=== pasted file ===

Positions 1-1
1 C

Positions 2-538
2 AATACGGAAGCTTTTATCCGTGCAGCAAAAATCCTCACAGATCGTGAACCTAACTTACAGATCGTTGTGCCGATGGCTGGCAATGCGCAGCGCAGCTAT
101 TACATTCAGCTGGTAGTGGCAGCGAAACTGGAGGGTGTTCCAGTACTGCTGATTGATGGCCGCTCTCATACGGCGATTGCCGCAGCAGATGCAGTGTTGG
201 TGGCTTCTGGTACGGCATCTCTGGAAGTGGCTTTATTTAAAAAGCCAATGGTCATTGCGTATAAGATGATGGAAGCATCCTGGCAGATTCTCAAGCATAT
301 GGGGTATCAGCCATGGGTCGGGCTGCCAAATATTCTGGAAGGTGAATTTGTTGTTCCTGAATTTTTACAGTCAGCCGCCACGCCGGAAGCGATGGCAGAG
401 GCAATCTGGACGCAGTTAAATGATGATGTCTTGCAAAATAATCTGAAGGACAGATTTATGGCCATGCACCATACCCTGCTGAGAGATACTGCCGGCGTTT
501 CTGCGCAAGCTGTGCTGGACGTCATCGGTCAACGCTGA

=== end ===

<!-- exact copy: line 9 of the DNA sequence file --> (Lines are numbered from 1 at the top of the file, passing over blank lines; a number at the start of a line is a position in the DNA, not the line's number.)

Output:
501 CTGCGCAAGCTGTGCTGGACGTCATCGGTCAACGCTGA